In today’s post, we are going to focus on welding and what makes a weld sanitary in today’s sanitary (hygienic) processing facilities.
To start, let’s look at a very general definition and overview of welding. Welding is the joining process in which two (or more) parts are coalesced at their contacting surfaces by application of heat and/or pressure. Welding is achieved by two basic categories; fusion welding and solid state welding. Fusion welding is accomplished by melting the two parts to be joined, and in some cases, adding a filler metal to the joint. Examples of fusion welding processes include arc welding, resistance welding, and laser beam welding. Solid state welding involves the application of heat and/or pressure but no melting of base metals occurs and no filler metal is added. Some examples include forge welding, diffusion welding, and friction welding.
The American Welding Society AWS D18 Committee was formed by the request of the 3A Sanitary Standards Committee for help in outlining welding standards for use in the manufacture and construction of dairy and food product processing plants. Within the AWS D18.1/D18 Specification is where it is defined that all welds for austenitic stainless steel tube and pipe are to be done by the gas tungsten arc welding (GTAW) process (also known as the tungsten inert gas, or TIG, process). This process uses a non-consumable tungsten electrode along with an inert gas (argon or helium) for arc shielding. The purpose of arc shielding is because at high temperatures, metals are chemically reactive to the oxygen, nitrogen, and hydrogen that is present in air, and thus without a shielding gas the mechanical properties of the joint are subject to oxidation. So the advantage of the GTAW welding process is that it produces high quality welds with little or no post-weld cleaning.
According to the AWS D18.1/D18 Specification, welds are to be fully penetrated to the ID to prevent the formation of crevices which could entrap product and lead to contamination. In order to determine acceptable oxidation levels, the AWS D18.2/D18 Specification provides a visual examination guide to aid in the inspection of color in the heat affected zone (HAZ) for welds in piping systems. The heat affected zone is the area of base metal that has experience temperatures below melting point, but high enough to cause changes in the properties and microstructure of the metal.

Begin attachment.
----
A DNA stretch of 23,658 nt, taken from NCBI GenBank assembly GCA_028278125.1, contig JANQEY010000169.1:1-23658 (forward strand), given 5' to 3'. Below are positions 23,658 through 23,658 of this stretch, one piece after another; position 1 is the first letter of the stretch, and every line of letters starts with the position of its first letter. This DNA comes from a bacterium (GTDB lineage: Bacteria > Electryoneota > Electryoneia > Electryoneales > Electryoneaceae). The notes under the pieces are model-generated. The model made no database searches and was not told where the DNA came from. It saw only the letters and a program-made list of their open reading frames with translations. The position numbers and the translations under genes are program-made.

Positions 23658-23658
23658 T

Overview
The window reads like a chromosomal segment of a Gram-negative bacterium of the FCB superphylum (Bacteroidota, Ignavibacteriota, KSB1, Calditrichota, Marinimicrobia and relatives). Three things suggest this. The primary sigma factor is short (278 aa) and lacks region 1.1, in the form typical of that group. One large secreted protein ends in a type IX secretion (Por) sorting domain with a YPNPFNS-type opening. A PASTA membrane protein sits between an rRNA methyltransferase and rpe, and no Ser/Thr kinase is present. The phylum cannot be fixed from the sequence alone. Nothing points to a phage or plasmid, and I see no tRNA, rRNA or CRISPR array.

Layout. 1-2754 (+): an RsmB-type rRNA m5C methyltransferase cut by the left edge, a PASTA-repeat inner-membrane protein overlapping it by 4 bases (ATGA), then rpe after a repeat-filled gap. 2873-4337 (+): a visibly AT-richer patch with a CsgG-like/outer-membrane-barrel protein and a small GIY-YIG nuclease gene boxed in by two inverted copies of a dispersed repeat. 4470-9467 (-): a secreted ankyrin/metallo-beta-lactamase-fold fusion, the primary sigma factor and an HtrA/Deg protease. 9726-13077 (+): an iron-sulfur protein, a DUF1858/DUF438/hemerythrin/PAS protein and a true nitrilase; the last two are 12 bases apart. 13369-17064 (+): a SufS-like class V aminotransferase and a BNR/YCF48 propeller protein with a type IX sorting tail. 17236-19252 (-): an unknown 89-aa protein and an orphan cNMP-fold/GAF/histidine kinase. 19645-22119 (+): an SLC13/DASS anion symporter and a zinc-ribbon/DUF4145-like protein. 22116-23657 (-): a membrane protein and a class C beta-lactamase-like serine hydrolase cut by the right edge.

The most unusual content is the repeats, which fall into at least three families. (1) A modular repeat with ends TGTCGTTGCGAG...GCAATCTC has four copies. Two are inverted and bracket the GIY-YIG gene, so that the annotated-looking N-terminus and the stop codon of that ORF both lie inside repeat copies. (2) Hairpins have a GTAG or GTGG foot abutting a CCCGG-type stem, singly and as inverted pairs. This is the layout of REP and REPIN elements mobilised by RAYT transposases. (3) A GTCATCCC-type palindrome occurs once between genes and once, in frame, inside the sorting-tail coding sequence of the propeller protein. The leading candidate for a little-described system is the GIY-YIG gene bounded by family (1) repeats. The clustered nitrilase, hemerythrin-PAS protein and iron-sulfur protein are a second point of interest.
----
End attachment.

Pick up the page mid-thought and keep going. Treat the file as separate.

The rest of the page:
As the demands of the bioprocess industry for clean, smooth product contact surfaces increased, advances in process piping technology and equipment fabrication technology have followed. Orbital welding was developed as an automated process to address the risk of operator error in GTAW processes. Orbital welding offers the advantage of a computer controlled system that combines arc current, feed and speed to allow the ‘orbital weld head’ to travel around the tube in a steady manner in order to produce consistent and repeatable weld profiles. Hooray for automation.
The 3A Standard was extensively used by the pharmaceutical food and dairy industries but with the emerging bioprocess industry, higher standards were needed for equipment design that would be both cleanable and sterilizable. The ASME published the first edition of the ASME Bioprocessing Equipment Standard in 1997 (BPE-97) to help address this need. Part MJ (Materials Joining) of the ASME BPE Standard requires that the weld criteria of ASME B31.3 – Process Piping be met for acceptable metallic materials. While ASME B31.3 prohibits weld discontinuities such as cracks, voids, porosity, lack-of fusion, and incomplete penetration, the ASME BPE Standard also provides visual examination acceptance criteria to determine the hygienic condition of the piping system. It should be noted that the BPE standard specifies orbital welding as the preferred joining technology for bioprocess tubing, and that manual welding may be performed with owner/user and contactor agreement.
Hopefully this blog has provided a good overview of the welding practices used in our industry and what criteria and standards define practices to be sanitary. For over 50 years, Holland Applied Technologies has built a reputation as being one of the highest quality sanitary stainless steel fabricators in the US. All sanitary welding is done using cryogenic Argon and our orbital welders have automated Oxygen sensing systems. If you have a custom sanitary process piping application, call us at (800) 800-8464. We can help you with your design and work with you to come up with the most cost effective, high quality solution for your application.